The number of drivers breaking the 30 mph speed limit dropped by a third in the period 1998-2010, according to a report co-published by the RAC Foundation and the Parliamentary Advisory Council for Transport Safety (PACTS).
The report, Speed and Safety: Evidence from published data, found that in 1998, 69% of cars on 30 mph roads were travelling above the limit, but by 2010 the figure had fallen to 46%.
The report – published in August and authored by Dr Kit Mitchell – also shows that speeds on motorways have reduced. The percentage of cars exceeding 70 mph fell from 57% in 2003 to 49% in 2010.
Dr Mitchell notes that speed limit offences (fixed penalty notices, convictions in court and written warnings) in England and Wales have declined rapidly in the past few years after a large rise in the 1990s.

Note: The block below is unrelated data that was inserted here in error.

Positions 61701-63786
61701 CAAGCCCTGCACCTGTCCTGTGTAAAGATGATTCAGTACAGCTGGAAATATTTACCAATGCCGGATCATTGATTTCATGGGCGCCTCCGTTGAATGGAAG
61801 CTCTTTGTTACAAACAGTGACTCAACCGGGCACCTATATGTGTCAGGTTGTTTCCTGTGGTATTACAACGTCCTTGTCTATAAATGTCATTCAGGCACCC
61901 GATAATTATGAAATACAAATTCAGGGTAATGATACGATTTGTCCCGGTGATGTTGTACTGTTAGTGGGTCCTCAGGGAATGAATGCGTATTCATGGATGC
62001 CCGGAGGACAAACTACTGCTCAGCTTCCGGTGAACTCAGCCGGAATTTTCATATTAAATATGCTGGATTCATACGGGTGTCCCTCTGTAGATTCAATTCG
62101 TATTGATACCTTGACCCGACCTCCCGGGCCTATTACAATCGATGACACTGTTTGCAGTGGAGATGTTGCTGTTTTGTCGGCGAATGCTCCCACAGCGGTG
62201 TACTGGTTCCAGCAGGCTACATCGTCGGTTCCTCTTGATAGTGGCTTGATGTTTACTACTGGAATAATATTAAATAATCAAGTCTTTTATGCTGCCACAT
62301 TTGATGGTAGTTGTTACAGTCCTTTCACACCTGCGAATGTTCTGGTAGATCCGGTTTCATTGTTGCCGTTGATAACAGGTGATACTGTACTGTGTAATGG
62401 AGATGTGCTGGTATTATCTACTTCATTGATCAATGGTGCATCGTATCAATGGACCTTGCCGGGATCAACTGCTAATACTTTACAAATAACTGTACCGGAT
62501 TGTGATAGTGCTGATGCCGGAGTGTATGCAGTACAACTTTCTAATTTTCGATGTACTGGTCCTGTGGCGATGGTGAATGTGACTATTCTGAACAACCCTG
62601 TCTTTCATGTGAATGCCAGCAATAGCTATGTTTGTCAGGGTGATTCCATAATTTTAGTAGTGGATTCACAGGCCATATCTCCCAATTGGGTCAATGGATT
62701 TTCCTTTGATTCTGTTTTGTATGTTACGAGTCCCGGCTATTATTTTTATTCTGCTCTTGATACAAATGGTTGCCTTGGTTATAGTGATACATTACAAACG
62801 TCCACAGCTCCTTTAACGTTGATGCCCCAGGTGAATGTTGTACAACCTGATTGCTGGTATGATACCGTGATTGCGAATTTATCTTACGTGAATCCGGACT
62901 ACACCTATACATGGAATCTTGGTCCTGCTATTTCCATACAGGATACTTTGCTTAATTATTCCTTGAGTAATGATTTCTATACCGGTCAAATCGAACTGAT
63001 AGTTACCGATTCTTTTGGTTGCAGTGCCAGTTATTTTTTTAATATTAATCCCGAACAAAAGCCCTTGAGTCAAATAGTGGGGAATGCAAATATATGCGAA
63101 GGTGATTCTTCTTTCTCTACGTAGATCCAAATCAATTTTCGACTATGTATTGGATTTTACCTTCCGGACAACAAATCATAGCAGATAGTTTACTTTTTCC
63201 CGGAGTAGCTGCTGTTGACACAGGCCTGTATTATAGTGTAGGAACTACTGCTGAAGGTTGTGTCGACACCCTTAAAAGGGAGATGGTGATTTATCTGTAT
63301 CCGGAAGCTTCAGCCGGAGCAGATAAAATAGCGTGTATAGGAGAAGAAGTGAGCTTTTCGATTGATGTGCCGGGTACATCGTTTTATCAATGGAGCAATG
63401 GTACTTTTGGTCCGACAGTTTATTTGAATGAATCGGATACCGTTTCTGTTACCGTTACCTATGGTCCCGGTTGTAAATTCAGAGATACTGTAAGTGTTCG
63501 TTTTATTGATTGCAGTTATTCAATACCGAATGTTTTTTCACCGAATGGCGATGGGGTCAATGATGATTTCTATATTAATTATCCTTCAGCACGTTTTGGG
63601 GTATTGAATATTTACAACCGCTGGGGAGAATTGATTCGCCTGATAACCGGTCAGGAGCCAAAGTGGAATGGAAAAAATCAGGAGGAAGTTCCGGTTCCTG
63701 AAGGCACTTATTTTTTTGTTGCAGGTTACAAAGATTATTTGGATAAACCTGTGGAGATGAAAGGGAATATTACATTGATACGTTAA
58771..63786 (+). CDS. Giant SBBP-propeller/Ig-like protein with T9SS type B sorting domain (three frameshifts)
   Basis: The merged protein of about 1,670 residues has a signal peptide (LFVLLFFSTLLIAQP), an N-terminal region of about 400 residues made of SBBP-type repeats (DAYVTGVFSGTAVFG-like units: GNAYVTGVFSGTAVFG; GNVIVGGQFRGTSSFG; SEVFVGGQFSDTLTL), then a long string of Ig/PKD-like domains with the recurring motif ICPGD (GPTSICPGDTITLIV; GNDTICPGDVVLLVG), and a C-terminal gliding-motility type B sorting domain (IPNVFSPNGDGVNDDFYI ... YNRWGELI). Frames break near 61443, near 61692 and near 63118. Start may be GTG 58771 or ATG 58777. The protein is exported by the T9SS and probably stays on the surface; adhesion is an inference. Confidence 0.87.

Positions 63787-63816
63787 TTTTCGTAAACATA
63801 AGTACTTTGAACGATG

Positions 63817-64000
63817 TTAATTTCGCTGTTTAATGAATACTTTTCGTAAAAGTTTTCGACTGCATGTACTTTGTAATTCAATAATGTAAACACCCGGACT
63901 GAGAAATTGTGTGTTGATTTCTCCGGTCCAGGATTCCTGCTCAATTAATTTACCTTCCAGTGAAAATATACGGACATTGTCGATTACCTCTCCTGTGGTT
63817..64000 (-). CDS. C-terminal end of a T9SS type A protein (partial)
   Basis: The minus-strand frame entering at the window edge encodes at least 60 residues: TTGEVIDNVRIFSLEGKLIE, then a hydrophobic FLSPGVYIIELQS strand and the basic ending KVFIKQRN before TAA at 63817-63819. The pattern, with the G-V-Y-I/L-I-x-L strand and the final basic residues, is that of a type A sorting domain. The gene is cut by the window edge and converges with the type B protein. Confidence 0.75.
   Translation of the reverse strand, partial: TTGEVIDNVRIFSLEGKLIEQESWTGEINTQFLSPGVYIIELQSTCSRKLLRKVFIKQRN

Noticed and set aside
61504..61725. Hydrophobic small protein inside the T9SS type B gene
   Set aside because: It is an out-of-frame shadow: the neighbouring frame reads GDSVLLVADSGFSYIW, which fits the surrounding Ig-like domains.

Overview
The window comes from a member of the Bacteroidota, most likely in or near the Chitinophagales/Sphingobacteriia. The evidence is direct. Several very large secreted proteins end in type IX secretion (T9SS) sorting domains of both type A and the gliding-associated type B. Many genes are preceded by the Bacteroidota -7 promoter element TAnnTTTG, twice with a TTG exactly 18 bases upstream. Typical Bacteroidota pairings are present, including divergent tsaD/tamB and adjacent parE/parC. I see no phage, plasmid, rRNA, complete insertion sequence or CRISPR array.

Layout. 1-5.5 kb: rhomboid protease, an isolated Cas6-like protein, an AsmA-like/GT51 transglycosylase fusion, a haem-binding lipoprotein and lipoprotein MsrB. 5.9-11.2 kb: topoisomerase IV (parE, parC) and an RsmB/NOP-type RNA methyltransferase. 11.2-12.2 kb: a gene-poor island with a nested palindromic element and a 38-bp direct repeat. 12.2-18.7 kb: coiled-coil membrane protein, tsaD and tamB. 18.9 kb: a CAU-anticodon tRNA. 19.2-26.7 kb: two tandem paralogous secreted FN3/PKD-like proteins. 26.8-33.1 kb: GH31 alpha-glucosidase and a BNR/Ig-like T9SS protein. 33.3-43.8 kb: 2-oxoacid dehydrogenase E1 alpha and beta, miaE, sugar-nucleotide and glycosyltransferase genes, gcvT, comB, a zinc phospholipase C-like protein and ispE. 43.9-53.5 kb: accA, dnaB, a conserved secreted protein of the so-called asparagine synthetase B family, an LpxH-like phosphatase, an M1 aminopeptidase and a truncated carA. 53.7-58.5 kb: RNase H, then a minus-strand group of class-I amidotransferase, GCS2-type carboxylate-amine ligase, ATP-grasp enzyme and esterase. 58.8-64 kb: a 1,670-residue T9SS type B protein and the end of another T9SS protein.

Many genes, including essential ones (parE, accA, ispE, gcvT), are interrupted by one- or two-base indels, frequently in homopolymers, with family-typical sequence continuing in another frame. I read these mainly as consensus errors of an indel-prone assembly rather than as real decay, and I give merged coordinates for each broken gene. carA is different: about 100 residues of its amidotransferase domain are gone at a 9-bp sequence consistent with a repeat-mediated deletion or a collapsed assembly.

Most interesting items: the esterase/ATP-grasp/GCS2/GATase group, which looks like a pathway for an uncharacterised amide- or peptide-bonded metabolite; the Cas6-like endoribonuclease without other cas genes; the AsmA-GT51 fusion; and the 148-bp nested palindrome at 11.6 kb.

Professor Stephen Glaister, director of the RAC Foundation, said: “There are two significant things about the fall in speeds. First, they predate the economic downturn and the recent high fuel costs. Second, there is an association between falling speeds in urban areas and falling fatality rates. It is particularly strong for pedestrians. The conclusion is clear. Whatever the cause of an accident the speed at which it happens will determine its severity.
“There is another interesting part of the story. Even as ministers discuss raising the motorway speed limit to 80 mph, drivers are actually cutting their speeds on this part of the road network.
“While this report only includes data up to 2010, recently released figures for 2011 underline the findings.”
Robert Gifford, executive director of PACTS, said: “This report brings together a number of data sources that help us to understand what is happening in the real world on our roads. Research shows a proven link between speed choice and crash involvement. If we can encourage drivers to drive within the speed limit, through both educational and enforcement-led interventions, we can continue to make our roads safer.”
Click here to read the full report.